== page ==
Iceberg A-68 and Oxford Physics

14 July 2017

Oxford Physics scientists have used satellites to document the creation of Iceberg A-68

Oxford Physics scientists have used satellites to document the creation of Iceberg A-68, one of the largest icebergs ever recorded, which appears to have split from the Larsen-C ice shelf in Antartica on the 11th of July. The constant darkness of polar winter means it can be hard to monitor the Antarctic ice sheets, but data from specialist satellite sensors that see using reflected moonlight[1] allow us to peer through the gloom and watch the Iceberg break away.

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The first view of A-68 after it broke free from the Larsen-C ice sheet.

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A special technique, known as ORAC[2], created by the Earth Observation Data Group[3] at Oxford Physics and researchers at RAL Space[4] transforms these satellite images into information about the Earth and its atmosphere - giving insight into clouds over Antarctica and enabling us to retrieve clear pictures of the new iceberg.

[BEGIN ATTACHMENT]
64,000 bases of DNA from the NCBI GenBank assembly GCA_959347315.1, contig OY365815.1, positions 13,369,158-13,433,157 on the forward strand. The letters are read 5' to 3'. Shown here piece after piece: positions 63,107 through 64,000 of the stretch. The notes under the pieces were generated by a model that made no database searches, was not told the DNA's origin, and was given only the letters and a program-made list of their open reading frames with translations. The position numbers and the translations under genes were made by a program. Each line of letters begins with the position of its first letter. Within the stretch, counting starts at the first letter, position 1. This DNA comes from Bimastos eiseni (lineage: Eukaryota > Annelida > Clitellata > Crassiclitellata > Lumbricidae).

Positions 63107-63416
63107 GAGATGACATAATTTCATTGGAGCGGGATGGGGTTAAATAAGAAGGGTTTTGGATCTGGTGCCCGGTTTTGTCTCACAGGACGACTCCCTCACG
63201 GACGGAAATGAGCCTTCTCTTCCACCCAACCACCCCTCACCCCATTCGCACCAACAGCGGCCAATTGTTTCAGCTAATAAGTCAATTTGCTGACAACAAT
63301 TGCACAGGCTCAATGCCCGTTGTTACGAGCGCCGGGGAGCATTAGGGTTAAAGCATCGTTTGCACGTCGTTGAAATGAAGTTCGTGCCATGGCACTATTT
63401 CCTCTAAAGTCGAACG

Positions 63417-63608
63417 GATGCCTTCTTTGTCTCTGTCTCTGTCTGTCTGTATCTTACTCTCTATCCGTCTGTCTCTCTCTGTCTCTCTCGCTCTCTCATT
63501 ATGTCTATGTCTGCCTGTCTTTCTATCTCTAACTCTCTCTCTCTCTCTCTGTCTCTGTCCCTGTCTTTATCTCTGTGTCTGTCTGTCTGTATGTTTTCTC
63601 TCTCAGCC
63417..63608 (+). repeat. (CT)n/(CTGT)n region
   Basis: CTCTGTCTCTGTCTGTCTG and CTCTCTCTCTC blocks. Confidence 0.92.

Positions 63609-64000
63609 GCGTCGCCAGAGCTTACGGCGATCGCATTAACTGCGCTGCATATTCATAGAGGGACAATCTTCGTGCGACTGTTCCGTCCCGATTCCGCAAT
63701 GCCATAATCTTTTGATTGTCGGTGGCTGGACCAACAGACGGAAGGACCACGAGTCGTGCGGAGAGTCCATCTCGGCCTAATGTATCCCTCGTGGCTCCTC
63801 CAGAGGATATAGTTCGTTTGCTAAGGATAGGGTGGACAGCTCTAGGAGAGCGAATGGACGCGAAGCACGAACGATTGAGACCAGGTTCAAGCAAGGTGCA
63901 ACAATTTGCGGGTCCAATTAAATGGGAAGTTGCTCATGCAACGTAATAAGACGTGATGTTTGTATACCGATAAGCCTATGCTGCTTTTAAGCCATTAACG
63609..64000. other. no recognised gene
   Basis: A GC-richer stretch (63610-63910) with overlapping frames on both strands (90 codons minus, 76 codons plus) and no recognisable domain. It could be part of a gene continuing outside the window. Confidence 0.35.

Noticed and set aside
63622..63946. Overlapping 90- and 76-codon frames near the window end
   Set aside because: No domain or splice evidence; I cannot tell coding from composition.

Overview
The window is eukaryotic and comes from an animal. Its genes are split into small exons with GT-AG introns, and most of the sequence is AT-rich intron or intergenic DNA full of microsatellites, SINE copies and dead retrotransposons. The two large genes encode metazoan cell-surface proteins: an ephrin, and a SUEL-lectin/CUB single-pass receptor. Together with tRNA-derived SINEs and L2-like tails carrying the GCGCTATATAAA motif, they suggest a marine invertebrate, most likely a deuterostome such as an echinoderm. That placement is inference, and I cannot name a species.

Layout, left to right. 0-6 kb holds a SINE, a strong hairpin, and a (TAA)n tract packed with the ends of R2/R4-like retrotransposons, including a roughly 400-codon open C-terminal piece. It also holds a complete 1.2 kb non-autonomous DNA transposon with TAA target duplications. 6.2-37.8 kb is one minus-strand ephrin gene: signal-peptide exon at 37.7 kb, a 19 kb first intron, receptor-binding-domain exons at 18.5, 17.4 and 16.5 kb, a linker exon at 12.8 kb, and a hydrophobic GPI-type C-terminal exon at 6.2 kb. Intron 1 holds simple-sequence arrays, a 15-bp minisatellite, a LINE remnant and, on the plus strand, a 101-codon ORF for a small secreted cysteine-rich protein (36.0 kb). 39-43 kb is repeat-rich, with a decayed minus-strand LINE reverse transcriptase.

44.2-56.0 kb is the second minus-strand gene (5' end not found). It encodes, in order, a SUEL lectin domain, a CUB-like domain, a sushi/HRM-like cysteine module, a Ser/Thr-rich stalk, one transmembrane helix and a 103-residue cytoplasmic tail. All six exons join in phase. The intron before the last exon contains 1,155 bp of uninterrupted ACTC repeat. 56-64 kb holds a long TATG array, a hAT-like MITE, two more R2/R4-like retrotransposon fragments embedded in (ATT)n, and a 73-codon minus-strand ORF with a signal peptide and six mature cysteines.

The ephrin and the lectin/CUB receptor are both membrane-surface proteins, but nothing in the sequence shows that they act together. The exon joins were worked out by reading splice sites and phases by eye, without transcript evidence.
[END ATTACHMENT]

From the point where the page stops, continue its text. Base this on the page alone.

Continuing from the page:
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Data produced by Oxford physics showing the temperature of the Earth's surface. The newly-formed A-68 iceberg is slightly to the left of centre, separated from Antarctica by a thin line of red, indicating warmer sea water.

If you would like to know more about this project, contact Dr Simon Proud (author of this article), and Prof Don Grainger, Dr Adam Povey, Dr Greg McGarrah or Simon on the wider ORAC algorithm subject.

[1] https://earthdata.nasa.gov/viirs-dnb
[2] http://proj.badc.rl.ac.uk/orac/
[3] http://eodg.atm.ox.ac.uk/eodg/
[4] https://www.ralspace.stfc.ac.uk/Pages/home.aspx